Print advertising still works, say agents

Steven Cross

Print advertising can generate a high percentage of enquiries for properties, yet agents remain divided over whether the medium is worth using.

The latest Real Estate Business straw poll generated a mixed result over the effectiveness of advertising listings in newspapers.

According to the result, 49.8 per cent of agents agreed that print advertising was worth the cost, while 45.1 per cent of the 317 respondents believed it wasn’t worth it.

Only five per cent were on the fence.

The results come the week that Victorian agency PhillipWebb publically vowed to abandon print advertising, claiming it would suffer the same fate as the dinosaurs.

“The fact is that newspapers are lucky to attract about 0.5 per cent of your target audience. That’s not a great return on investment for any vendor,” said founder and director, Philip Webb.

“However, we know that nine out of 10 people use websites to research buying properties. Online advertising allows you to reach your exact demographic through priority placement and refined searching.”

Consistent with the view of a number of people who commented on rebonline.com.au, however, a 'Tony' strongly disagreed with PhillipWebb's approach.

"This is a short sighted attitude by Philp Webb that will cost a vendor money not save them money," he commented. "Print media is still very much an important tool to attract buyers. Next thing we know sign boards will no longer be nessesary as well."

A western Sydney principal also claimed that newspaper listings are much better at attracting enquiries than previously thought.

Adam Denina, principal at Starr Partners Parramatta, whose office was ranked fifth in this year's Top 50 Sales Offices ranking, uses different phone numbers for each marketing method.

At the end of the month, Mr Denina can see how many phone calls were generated from online listings as opposed to signboards and print advertising.

“Upwards of 30 per cent of all our enquiries come from print advertising,” Mr Denina told Real Estate Business.

“Everyone thinks that 80 per cent of enquiry comes from online, and it’s so not true - it’s lucky to be 50 per cent to be honest. And out of that 50 per cent, you won’t get many qualified buyers because it’s so accessible.”

Mr Denina said that print advertising is "100 per cent worth the cost".

Steven Cross

Print advertising can generate a high percentage of enquiries for properties, yet agents remain divided over whether the medium is worth using.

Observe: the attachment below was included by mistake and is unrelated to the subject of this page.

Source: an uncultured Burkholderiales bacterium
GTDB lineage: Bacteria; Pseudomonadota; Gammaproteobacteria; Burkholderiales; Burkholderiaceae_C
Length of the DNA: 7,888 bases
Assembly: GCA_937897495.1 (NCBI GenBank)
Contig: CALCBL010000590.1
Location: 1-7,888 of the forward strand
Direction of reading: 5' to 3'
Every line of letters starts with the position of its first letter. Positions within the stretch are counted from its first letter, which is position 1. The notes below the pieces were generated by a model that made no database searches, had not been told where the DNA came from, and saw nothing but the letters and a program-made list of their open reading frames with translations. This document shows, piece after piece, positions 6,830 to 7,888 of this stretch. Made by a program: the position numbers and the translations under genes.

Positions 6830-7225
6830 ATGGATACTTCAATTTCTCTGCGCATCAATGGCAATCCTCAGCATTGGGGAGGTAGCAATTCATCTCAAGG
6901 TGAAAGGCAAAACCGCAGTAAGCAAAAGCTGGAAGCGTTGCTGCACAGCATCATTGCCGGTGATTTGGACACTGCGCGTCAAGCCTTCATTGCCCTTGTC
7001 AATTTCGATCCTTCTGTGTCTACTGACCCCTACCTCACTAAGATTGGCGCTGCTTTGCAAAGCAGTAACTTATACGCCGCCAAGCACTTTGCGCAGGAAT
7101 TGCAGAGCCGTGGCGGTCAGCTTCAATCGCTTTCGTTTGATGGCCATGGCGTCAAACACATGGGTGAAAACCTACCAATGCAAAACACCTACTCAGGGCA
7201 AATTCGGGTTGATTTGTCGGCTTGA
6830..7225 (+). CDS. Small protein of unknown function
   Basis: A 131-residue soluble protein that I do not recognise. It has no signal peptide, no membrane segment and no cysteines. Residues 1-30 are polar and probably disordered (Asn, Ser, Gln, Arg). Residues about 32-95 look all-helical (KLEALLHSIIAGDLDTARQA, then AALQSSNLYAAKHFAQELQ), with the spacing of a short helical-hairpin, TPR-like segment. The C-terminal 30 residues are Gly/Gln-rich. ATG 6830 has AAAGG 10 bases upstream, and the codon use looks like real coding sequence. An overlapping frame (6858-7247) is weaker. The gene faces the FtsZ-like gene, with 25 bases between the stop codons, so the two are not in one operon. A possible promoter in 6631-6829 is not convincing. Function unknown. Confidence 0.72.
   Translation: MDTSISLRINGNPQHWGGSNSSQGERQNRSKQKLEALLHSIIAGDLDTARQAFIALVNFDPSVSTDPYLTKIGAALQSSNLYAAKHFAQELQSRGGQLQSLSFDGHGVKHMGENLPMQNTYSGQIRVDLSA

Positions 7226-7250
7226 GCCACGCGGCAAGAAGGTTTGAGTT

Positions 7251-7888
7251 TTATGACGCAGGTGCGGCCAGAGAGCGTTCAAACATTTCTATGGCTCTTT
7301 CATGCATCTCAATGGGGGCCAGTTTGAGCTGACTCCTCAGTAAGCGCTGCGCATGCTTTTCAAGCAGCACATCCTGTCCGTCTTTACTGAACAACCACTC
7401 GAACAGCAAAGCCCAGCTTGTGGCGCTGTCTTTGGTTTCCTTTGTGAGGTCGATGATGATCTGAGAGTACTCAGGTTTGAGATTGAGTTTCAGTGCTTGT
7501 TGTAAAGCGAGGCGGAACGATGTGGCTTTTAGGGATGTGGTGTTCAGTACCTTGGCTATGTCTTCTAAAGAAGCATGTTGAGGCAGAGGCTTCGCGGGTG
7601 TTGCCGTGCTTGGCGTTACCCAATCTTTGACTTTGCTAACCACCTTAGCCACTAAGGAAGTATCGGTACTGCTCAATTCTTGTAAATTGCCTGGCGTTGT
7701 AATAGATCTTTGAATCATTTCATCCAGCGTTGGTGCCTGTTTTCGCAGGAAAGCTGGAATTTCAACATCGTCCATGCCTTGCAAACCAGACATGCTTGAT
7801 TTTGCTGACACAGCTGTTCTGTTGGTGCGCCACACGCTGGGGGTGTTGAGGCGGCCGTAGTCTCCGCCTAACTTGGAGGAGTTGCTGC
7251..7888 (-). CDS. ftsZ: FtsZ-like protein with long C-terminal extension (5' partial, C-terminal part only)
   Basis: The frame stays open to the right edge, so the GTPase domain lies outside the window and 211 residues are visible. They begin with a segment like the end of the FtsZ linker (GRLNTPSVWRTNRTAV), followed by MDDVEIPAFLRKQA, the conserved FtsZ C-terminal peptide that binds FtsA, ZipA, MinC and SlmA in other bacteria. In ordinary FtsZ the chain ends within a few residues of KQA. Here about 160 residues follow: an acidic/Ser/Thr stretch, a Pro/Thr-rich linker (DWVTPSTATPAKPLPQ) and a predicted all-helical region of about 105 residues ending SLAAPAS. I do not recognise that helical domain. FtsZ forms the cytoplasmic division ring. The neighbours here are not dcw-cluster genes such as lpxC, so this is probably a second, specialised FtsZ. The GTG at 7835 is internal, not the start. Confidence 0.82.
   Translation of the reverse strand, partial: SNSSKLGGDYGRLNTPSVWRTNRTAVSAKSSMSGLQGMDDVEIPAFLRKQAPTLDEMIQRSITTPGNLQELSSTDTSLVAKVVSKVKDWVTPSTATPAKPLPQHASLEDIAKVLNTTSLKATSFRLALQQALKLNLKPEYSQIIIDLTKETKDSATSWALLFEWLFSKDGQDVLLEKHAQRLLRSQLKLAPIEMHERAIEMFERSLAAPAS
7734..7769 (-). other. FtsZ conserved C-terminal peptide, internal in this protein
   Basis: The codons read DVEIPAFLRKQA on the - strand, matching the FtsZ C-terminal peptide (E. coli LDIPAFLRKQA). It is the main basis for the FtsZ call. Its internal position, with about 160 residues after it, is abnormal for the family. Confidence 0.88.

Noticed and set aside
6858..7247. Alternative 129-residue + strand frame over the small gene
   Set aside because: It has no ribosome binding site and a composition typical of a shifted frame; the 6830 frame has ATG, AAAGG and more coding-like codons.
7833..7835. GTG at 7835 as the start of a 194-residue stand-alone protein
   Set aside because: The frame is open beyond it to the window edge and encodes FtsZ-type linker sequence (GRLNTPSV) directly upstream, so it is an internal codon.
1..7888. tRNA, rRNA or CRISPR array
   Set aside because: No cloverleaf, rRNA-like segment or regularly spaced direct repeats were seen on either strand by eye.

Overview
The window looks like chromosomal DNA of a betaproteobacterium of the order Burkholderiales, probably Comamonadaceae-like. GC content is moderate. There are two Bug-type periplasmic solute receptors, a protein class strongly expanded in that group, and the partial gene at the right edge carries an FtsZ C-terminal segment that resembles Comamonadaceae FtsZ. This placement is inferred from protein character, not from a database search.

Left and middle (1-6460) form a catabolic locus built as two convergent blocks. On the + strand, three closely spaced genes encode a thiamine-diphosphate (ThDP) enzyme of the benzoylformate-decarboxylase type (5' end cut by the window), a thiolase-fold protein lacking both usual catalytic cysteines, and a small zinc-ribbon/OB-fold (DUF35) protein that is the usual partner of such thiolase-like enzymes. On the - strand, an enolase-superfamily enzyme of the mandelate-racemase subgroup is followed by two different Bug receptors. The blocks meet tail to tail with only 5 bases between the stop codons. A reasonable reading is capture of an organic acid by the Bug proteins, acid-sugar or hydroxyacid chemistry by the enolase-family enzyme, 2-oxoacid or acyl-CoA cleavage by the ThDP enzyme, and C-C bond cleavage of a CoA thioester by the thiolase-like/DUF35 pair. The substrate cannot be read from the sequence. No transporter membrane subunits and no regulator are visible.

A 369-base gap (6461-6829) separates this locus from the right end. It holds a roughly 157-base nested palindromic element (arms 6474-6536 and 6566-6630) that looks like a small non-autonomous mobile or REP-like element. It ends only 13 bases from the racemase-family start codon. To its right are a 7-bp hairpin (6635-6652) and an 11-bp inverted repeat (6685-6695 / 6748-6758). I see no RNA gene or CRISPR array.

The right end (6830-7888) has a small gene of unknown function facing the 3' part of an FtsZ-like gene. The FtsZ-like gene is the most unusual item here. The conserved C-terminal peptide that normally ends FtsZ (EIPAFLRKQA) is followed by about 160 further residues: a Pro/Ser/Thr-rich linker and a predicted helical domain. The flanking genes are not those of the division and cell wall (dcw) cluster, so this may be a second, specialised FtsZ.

The latest Real Estate Business straw poll generated a mixed result over the effectiveness of advertising listings in newspapers.

According to the result, 49.8 per cent of agents agreed that print advertising was worth the cost, while 45.1 per cent of the 317 respondents believed it wasn’t worth it.

Only five per cent were on the fence.

The results come the week that Victorian agency PhillipWebb publically vowed to abandon print advertising, claiming it would suffer the same fate as the dinosaurs.

“The fact is that newspapers are lucky to attract about 0.5 per cent of your target audience. That’s not a great return on investment for any vendor,” said founder and director, Philip Webb.

“However, we know that nine out of 10 people use websites to research buying properties. Online advertising allows you to reach your exact demographic through priority placement and refined searching.”

Consistent with the view of a number of people who commented on rebonline.com.au, however, a 'Tony' strongly disagreed with PhillipWebb's approach.

"This is a short sighted attitude by Philp Webb that will cost a vendor money not save them money," he commented. "Print media is still very much an important tool to attract buyers. Next thing we know sign boards will no longer be nessesary as well."

A western Sydney principal also claimed that newspaper listings are much better at attracting enquiries than previously thought.

Adam Denina, principal at Starr Partners Parramatta, whose office was ranked fifth in this year's Top 50 Sales Offices ranking, uses different phone numbers for each marketing method.

At the end of the month, Mr Denina can see how many phone calls were generated from online listings as opposed to signboards and print advertising.

“Upwards of 30 per cent of all our enquiries come from print advertising,” Mr Denina told Real Estate Business.

“Everyone thinks that 80 per cent of enquiry comes from online, and it’s so not true - it’s lucky to be 50 per cent to be honest. And out of that 50 per cent, you won’t get many qualified buyers because it’s so accessible.”

Mr Denina said that print advertising is "100 per cent worth the cost".

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